But when the morrow came there was no longer an investing army. Panic-stricken, the scattered remnants of the once formidable host staggered blindly up the inhospitable mountains only to perish in the snows of the passes. For in the dark hours annihilation had come upon the rest. Countless monsters, worse, far worse, than the legendary dragons of their native land, had come from the skies, sprung from the earth. And under their huge feet the army had perished.

When the sun rose Dermot knelt beside the mattress on which Parker lay among the heaps of rubble that had once been the Fort. An Indian officer, the only one left, and a few haggard sepoys stood by. The rest of the few survivors of the gallant band had thrown themselves down to sleep haphazard among the ruins that covered the bodies of their comrades.

"Is it all true, Major? Are they really gone?" whispered the subaltern feebly.

"Yes, Parker, it's quite true. They've gone. You've helped to save India. You held them off-God knows how you did it. Your wound's a nasty one; but you'll get over it."

He rose and held out his hands to the others. "Shabash! (Well done!) Subhedar Sahib, Mohammed Khan, Gulab Khan, Shaikh Bakar, well done."

And the men of the alien race pressed round him and clasped his hands gratefully.

The defeat of the invaders in this little-known corner of the Indian Empire was but the forerunner of the disasters that befell the other enemies of the British dominion, though many months passed before peace settled on the land again. But Lalpuri had not so long to wait for Dermot to redeem his promise to visit it. When he did he rode on Badshah at the head of a British force. The gates were flung open wide; and he passed through submissive crowds to see the blackened ruins of the Palace that, stormed, looted, and burnt by its rebel soldiery, hid the ashes of the Dewan.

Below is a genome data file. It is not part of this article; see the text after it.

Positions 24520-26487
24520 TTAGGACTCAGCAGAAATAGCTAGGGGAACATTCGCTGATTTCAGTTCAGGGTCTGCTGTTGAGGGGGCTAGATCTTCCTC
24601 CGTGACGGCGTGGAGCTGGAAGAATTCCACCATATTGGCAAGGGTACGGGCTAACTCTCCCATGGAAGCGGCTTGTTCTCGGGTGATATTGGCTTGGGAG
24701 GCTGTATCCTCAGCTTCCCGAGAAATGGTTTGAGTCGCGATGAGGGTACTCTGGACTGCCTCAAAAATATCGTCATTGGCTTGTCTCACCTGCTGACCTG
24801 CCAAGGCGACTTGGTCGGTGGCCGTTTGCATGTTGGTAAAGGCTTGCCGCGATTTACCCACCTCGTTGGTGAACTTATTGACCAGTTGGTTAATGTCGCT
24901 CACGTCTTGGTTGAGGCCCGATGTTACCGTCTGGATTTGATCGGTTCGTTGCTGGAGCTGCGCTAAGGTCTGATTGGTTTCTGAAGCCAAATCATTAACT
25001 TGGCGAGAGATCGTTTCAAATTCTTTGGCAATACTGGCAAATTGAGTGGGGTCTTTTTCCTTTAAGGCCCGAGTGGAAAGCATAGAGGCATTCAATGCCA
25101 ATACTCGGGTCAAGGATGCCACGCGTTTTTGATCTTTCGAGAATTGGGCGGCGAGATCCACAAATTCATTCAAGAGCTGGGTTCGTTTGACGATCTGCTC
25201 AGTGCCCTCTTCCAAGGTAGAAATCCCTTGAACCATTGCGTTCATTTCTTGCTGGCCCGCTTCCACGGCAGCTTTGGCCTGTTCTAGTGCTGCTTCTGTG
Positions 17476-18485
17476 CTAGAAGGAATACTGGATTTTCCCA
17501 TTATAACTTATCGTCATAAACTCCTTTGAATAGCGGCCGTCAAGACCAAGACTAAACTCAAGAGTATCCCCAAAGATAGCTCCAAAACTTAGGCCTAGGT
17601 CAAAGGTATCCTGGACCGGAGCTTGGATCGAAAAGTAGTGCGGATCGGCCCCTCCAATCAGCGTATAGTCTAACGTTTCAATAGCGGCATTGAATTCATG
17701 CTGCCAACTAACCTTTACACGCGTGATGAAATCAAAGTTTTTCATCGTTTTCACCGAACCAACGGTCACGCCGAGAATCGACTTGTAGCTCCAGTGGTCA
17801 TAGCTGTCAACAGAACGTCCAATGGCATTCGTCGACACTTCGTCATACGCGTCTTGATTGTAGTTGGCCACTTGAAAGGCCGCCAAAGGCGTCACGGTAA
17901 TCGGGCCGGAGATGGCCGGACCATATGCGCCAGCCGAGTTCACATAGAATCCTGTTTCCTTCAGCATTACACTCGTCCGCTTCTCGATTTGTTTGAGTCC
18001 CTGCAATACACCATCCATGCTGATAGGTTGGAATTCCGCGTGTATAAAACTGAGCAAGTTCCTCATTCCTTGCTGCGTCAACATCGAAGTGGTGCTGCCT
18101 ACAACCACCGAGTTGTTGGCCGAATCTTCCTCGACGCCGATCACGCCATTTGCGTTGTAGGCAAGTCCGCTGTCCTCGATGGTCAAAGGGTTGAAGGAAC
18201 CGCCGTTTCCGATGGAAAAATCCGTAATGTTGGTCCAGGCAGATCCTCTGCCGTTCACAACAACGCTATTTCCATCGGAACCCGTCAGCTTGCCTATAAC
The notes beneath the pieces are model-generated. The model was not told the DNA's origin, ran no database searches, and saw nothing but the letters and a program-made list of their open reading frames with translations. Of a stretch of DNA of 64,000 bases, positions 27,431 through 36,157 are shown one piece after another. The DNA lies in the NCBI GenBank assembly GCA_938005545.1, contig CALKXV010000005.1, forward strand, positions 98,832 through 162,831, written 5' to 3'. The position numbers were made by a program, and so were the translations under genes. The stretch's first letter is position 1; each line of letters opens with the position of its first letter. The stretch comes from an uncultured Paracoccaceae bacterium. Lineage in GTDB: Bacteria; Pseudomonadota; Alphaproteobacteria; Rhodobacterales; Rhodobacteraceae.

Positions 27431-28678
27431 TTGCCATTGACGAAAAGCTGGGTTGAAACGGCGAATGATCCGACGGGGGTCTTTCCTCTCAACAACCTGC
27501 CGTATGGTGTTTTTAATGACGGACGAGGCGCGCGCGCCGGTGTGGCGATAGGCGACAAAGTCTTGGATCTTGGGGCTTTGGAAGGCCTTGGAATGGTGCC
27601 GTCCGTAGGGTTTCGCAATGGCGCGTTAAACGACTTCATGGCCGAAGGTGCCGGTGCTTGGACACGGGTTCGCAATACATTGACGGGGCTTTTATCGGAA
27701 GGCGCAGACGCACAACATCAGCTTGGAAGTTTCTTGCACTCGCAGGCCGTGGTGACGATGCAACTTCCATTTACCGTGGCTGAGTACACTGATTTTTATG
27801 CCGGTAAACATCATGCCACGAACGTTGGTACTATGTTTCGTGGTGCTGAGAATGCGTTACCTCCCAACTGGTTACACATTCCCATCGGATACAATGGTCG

A year had gone by. In the villages perched on the steep sides of the mountains the Bhuttia women rejoiced to know that the peace of the Borderland would never be broken again while the dread hand of a god lay on it. And in their bamboo huts they tried to hush their little children with the mention of his name. But the sturdy, naked babies had no fear of him. For they all knew him; and he was kind and far less terrible than the gods and demons that the old lama showed them in the painted Wheel of Life sent him from Tibet. Moreover, the white god's wife was kinder even than he. But that was because she was not a goddess. Only a girl.

On the high hills, up above the villages, a couple stood. No god and goddess: just a man and a woman. And the woman looked down past the huts, down to the great Terai Forest lying like a vast billowy sea of foliage far below them. Then, as her husband's arm stole round her, she turned her eyes from it and gazed into his and whispered:

"I love it more than even you do. For it gave you to me."